Don’t fire Ryan White.

Ryan is now the music critic, but he's mostly just a fantastic all-around writer. He created one of the funniest things I've ever seen, back in 2008, when he had a sports blog - the Best Thing in the World Competition, an NCAA-tournament style competition to determine, simply, the Best Thing In the World, through fan voting. The competition featured terrific, gripping matchups like Mike Ditka vs. Fire, Keith Jackson vs. The Wheel, and, if I recall correctly. Las Vegas vs. Sliced Bread. How could the guy who came up with that idea be out of a job?
But he’s also a very good music critic. A couple weeks back, I attended a Randy Newman concert, and Newman thanked “Mr. White from the paper” for his article previewing the concert. I’ve never, ever heard an artist do that before. Randy Newman is in the Rock and Roll Hall of Fame. I don’t think the Oregonian is likely to find another music critic who gets shout-outs from Hall of Famers.

Don’t fire David Sarasohn.

Just as a business decision I think it's insane; I am quite confident that thousands of Oregonians mostly get the paper to read David Sarasohn. David is a fine, gentle, funny writer. He has (among other things) waged a fierce single-handed battle against childhood hunger in Oregon. And here are just a couple personal memories: He had a piece on Lewis and Clark some years ago, in which he noted how many things in Oregon are named after Lewis and Clark, and said that if weren't for them we'd have lots of Oregon places and institutions with names like "Fred." I emailed him and said I thought "Fred" would be a fine place name, and suggested (I hope this doesn't offend anyone in Gresham) that I don't see why people in Gresham would object to living in Fred instead. David immediately fired back with a soliloquy on the historical importance of Postmaster General Walter Gresham. Another time, the O had a headline on Amtrak cuts titled "Blood on the Tracks," So I emailed David saying I'd always hoped the O would have more headlines based on Bob Dylan album titles, and was glad they were finally coming around. He immediately responded, "Don't you remember our headline on the Barbara Roberts - Norma Paulus budget battle, "Blonde on Blonde”?” I doubt any paper in America has an editorial writer with a more refined sense of culture, history and wit than that.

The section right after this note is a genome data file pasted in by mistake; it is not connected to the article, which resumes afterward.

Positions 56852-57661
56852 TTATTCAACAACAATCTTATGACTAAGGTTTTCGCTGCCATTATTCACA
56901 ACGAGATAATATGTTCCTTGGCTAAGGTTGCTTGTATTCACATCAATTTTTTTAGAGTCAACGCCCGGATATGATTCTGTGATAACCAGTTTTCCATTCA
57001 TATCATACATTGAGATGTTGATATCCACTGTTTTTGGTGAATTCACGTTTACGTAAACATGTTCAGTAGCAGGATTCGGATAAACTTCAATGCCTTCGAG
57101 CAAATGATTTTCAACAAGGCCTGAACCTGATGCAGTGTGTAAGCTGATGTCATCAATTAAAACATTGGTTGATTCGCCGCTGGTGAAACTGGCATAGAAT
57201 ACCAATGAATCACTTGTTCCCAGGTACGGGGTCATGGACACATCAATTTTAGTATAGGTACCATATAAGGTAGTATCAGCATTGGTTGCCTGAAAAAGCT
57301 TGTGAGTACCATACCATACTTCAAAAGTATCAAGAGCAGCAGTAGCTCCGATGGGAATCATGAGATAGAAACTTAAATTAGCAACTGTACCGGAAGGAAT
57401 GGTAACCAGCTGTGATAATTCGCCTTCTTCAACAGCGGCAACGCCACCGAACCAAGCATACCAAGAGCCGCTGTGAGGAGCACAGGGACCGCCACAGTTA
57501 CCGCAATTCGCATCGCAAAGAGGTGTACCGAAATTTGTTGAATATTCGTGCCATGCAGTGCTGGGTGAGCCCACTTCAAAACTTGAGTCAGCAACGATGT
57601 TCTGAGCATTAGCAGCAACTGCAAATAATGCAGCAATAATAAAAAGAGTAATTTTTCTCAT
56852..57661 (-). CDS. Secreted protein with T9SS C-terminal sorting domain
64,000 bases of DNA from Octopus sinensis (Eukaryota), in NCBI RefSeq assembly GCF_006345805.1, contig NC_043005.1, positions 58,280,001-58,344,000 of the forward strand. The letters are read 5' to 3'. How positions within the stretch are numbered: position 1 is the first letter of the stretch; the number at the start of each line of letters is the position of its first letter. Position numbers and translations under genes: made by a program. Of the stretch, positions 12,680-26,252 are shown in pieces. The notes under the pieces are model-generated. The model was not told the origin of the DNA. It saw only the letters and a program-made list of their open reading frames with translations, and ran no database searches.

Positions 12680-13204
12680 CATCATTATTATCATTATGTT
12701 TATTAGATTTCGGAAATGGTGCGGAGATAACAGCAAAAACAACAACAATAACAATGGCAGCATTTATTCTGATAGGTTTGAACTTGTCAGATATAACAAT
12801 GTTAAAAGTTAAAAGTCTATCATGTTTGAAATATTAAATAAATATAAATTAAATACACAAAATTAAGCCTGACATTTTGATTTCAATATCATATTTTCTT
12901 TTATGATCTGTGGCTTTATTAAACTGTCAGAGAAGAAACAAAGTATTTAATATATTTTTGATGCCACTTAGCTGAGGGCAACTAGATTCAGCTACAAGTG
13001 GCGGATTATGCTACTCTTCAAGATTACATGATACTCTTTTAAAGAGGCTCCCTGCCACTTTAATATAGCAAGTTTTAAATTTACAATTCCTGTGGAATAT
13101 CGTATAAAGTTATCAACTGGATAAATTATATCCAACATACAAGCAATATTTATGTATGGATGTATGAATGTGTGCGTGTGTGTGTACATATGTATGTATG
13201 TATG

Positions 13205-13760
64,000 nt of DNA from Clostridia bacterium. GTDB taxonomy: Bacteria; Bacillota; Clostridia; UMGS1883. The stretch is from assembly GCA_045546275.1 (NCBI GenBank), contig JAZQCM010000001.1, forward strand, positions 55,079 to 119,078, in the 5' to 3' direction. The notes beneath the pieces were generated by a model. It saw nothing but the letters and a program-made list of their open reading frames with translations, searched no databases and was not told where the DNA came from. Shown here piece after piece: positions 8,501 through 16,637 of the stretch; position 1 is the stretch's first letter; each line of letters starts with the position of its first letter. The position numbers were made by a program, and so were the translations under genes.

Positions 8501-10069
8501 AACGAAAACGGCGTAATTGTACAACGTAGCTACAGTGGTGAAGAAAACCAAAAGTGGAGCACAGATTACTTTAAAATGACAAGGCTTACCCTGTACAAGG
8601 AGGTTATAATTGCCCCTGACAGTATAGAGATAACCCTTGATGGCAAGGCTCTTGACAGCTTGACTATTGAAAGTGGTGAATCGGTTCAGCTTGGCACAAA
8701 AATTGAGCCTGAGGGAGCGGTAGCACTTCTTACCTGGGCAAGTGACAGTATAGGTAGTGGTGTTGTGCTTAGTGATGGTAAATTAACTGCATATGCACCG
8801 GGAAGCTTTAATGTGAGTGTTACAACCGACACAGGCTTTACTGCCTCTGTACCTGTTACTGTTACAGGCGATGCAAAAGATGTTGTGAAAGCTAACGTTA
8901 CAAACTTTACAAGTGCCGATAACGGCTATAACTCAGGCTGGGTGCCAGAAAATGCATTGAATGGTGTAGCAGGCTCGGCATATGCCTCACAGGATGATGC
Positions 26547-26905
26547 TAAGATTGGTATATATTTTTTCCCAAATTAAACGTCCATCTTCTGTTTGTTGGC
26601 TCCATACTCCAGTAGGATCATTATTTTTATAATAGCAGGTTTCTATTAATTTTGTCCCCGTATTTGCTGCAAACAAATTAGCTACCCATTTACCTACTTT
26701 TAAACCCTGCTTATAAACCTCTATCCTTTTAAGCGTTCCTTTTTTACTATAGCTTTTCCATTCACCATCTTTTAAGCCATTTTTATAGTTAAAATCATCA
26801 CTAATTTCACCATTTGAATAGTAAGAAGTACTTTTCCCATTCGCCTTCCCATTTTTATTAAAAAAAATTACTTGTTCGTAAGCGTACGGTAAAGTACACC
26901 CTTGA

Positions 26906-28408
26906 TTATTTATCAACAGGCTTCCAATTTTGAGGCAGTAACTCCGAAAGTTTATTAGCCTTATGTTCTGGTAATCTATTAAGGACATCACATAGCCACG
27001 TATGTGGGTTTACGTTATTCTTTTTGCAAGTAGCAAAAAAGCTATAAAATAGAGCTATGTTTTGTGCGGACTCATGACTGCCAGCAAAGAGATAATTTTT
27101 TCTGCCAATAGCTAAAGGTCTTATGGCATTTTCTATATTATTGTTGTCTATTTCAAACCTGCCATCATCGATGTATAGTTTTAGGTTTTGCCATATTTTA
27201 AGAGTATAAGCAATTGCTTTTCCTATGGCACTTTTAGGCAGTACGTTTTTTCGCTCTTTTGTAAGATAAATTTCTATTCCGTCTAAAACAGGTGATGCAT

The Oregonian wrote, “Switching course … can take even more courage than sticking to a controversial position.” So show your courage, Oregonian! Switch your course. A lot of people would be very proud of you.

Water, farmers and the state

From an August 1 newsletter by state Representative Doug Whitsett, R-Klamath Falls.

It has become increasingly evident, over the past several years, that the Oregon Water Resources Department is no longer a friend of agriculture.

Perhaps their position was best demonstrated by the lack of support for the Department’s budget. On the day their budget was to be voted on the Senate floor, the only letter of support was from the Oregon Conservation Network. There was no letter of support from any farm, ranch, nursery, groundwater or industrial water users..... NONE!

A companion Department fee bill, HB 2259, was returned to the Senate Rules Committee from the Senate floor because there were not enough votes to pass the bill. The Committee significantly reduced the requested fee increases. Our bipartisan coalition forced that nearly unprecedented action, because we believed the fee increases were absurdly excessive and the purpose of many of the fee increases were counterproductive to Oregon’s economy.

The Oregon Conservation Network is a coalition of more than 40 mostly extreme environmentalist organizations. Some of the Networks stated priorities for the recently concluded legislative session included:

 To promote a tax on each water right in order to support more stringent water regulation.
 To manage Oregon waters to encourage more transfers from agricultural use to in stream flows for the benefit of fish.
 To create a ban on suction dredge gold mining in Oregon.
 And, to expand Oregon Scenic Rivers to include not only rivers but creeks and small tributaries.

Most of the Network’s legislative agenda was either introduced or supported by the Oregon Water Resources Department. The Department actively promoted a mosaic of legislation that, in its entirety, would have significantly changed existing Oregon water law.

Virtually all proposed bills would have either further regulated out of stream water use or enhanced the Department’s ability to authorize transfers of existing irrigation water rights to in stream flows. Several attempts were introduced to provide the Department authority to buy and sell water rights through contracts with little regard for priority dates or potential injury to other water right holders.